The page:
Date: August 11, 2011
A new study finds that putting food waste through an in-sink dispose-all is more eco-friendly than sending it to landfills. The Life Cycle Assessment (LCA) study was commissioned by InSinkErator, a division of Emerson Electric, which not surprisingly makes in-sink food waste disposers. It examined four important systems that are used for the disposal of food waste that include advanced commercial composting, incineration, landfills and wastewater treatment and found that waste food disposed in landfills has the potential of contributing to global warming twice as much as disposing the food utilizing an in-sink disposer connected to wastewater management facilities. The study also pointed out the possibilities of generating renewable power from wastewater treatment plants equipped with anaerobic digesters to generate electricity from crushed food waste and the benefits of using biosolids of such facilities to make fertilizers.
August 11, 2011
New Study Will Make People Think Twice About How They Discard Food Waste
Processing food scraps at wastewater treatment plants results in less global warming potential than landfills
RACINE, Wis., Aug. 11, 2011 /PRNewswire/ -- Consider the apple core. From an environmental perspective, what's the most responsible way to dispose of it, or a banana peel, or any food waste?
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A new study about the impact of various food waste disposal systems has shown that putting it into a garbage disposer results in lower global warming potential than putting it in the trash and sending it to a landfill. That's a key finding of the Life Cycle Assessment (LCA) commissioned by InSinkErator, a division of Emerson, and the world's leading manufacturer of food waste disposers.
As set forth in the report, if a community of 30,000 households (the size of Newport Beach, Calif.) switched from sending food scraps to the landfill to using a disposer instead, the reduction in global warming potential would be the equivalent of eliminating nearly 2,100 tons of carbon dioxide emissions. This is akin to eliminating about 4.6 million miles of car traffic.
According to the EPA, landfills are a major source of methane, a greenhouse gas at least 21 times more potent than carbon dioxide. Because food scraps are a significant component of waste that municipalities send to landfills, diverting it for recycling into resources is becoming a major goal of cities worldwide. Enter food waste disposers, which pulverize food scraps and send the resulting slurry to the various wastewater treatment systems evaluated in the LCA.
Many advanced wastewater treatment plants can convert food scraps into renewable energy through a process called anaerobic digestion. At these plants food scraps can also be turned into fertilizer products, also known as biosolids, which can help build healthy soils.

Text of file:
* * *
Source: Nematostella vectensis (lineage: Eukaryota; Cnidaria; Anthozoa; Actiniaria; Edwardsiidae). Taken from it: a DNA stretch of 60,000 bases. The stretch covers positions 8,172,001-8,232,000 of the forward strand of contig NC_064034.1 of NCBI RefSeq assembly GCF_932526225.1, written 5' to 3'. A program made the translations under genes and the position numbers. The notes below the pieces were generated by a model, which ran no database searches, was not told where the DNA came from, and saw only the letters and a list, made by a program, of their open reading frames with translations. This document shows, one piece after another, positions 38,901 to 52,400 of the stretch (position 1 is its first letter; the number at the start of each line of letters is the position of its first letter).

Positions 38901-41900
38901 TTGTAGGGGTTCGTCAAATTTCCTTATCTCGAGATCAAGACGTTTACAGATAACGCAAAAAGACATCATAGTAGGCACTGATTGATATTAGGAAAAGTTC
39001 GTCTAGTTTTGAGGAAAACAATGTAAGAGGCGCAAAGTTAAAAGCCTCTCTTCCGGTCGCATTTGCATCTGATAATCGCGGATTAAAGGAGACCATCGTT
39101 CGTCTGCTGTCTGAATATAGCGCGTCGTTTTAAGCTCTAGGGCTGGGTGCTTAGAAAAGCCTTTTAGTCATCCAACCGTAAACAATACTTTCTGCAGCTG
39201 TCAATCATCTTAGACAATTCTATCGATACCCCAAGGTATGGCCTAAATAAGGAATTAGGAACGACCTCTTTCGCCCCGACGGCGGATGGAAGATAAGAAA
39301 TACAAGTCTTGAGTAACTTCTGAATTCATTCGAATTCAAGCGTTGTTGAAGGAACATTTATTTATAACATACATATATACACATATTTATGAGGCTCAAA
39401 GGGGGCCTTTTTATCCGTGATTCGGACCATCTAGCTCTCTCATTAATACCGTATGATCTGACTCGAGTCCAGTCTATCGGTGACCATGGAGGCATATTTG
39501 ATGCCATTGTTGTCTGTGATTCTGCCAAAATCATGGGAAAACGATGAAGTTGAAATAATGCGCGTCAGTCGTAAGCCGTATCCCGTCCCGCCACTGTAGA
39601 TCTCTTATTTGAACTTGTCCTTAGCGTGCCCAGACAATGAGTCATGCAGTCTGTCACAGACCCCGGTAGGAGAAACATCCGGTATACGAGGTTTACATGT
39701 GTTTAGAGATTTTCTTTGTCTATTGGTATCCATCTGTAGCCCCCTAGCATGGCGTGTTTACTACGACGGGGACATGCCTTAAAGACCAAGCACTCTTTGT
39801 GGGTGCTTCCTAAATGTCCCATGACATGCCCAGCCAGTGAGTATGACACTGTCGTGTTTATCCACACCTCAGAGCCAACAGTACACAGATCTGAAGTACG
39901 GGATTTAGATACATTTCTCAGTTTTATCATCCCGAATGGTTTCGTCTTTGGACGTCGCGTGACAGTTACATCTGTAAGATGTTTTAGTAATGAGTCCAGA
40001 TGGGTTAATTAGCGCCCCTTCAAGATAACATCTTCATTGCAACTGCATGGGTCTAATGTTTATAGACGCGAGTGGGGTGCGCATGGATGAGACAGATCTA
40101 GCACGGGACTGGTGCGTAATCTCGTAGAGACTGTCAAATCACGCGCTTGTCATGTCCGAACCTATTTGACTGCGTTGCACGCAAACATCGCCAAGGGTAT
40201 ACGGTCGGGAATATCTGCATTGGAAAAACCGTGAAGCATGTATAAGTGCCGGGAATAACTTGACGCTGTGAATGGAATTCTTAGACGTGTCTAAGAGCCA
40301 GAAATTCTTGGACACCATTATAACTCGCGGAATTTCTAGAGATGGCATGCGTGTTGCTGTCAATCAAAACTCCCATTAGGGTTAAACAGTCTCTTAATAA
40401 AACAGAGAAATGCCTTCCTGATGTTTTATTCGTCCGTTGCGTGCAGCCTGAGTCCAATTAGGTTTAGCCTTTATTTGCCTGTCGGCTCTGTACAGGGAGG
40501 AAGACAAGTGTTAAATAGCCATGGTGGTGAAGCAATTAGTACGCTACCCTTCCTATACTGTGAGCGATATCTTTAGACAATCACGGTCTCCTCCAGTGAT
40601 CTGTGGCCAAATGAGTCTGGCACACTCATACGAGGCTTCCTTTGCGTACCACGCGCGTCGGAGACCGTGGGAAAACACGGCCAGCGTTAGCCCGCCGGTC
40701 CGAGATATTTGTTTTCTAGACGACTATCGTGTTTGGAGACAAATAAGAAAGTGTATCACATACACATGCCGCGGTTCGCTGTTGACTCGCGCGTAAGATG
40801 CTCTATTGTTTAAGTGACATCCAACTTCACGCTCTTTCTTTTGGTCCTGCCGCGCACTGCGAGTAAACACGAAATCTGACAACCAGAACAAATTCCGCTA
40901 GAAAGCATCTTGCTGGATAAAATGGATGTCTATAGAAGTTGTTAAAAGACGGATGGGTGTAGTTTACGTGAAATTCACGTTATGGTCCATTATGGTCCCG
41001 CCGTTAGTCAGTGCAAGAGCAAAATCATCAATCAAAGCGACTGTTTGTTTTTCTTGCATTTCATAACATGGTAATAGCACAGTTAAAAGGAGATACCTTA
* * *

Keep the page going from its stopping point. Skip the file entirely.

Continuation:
"The LCA confirms a multitude of research and validates that food waste disposers are more than just convenient -- I like to think of them as an environmental appliance," said Tim Ferry, president, InSinkErator. "After people look at the environmental benefits of using disposers instead of landfills, we think they will be compelled to bypass the trash can and put food scraps down the disposer instead."
LCA Goes Further, Extends Understanding
Unlike studies that review and compare competing products, the LCA assesses the environmental impact of the four primary systems for managing food scraps -- wastewater treatment, landfills, incineration and advanced composting. Camp Dresser & McKee (CDM) conducted the initial analysis used by PE INTERNATIONAL, Inc. (formerly PE Americas) to produce the LCA following ISO 14040 standards, including review by an independent panel of experts.
The LCA analyzed several critical environmental impacts: global warming potential (trapping heat that would otherwise pass out of the earth's atmosphere), eutrophication potential (excessive vegetative growth in bodies of water from high concentrations of nutrients), acidification potential (increase in the acidity of water and soil), smog formation, and the energy demands associated with each system.
The report states that food scraps processed through a wastewater treatment plant with anaerobic digestion and cogeneration (e.g., San Francisco, Milwaukee and many others) can even result in a reduction of global warming potential. It also concludes that processing of food scraps at these advanced wastewater treatment facilities has lower energy demand -- less than landfills, incineration and centralized composting.
"In thinking about systems for managing food scraps, wastewater treatment systems are often overlooked despite their surprisingly effective role in turning liquid waste into valuable resources," said Michael Keleman, senior environmental engineer, InSinkErator. "Composting is good but it isn't the only option."
More information about the study and the InSinkErator environmental story is available at www.insinkerator.com/green.
Headquartered in Racine, Wis., InSinkErator, a division of Emerson, is the world's largest manufacturer of food waste disposers and instant hot water dispensers. For more information about InSinkErator, visit www.insinkerator.com.
Emerson (NYSE:EMR), based in St. Louis, Missouri (USA), is a global leader in bringing technology and engineering together to provide innovative solutions to customers in industrial, commercial, and consumer markets through its network power, process management, industrial automation, climate technologies, and tools and storage businesses. Sales in fiscal 2010 were $21 billion. For more information, visit www.emerson.com.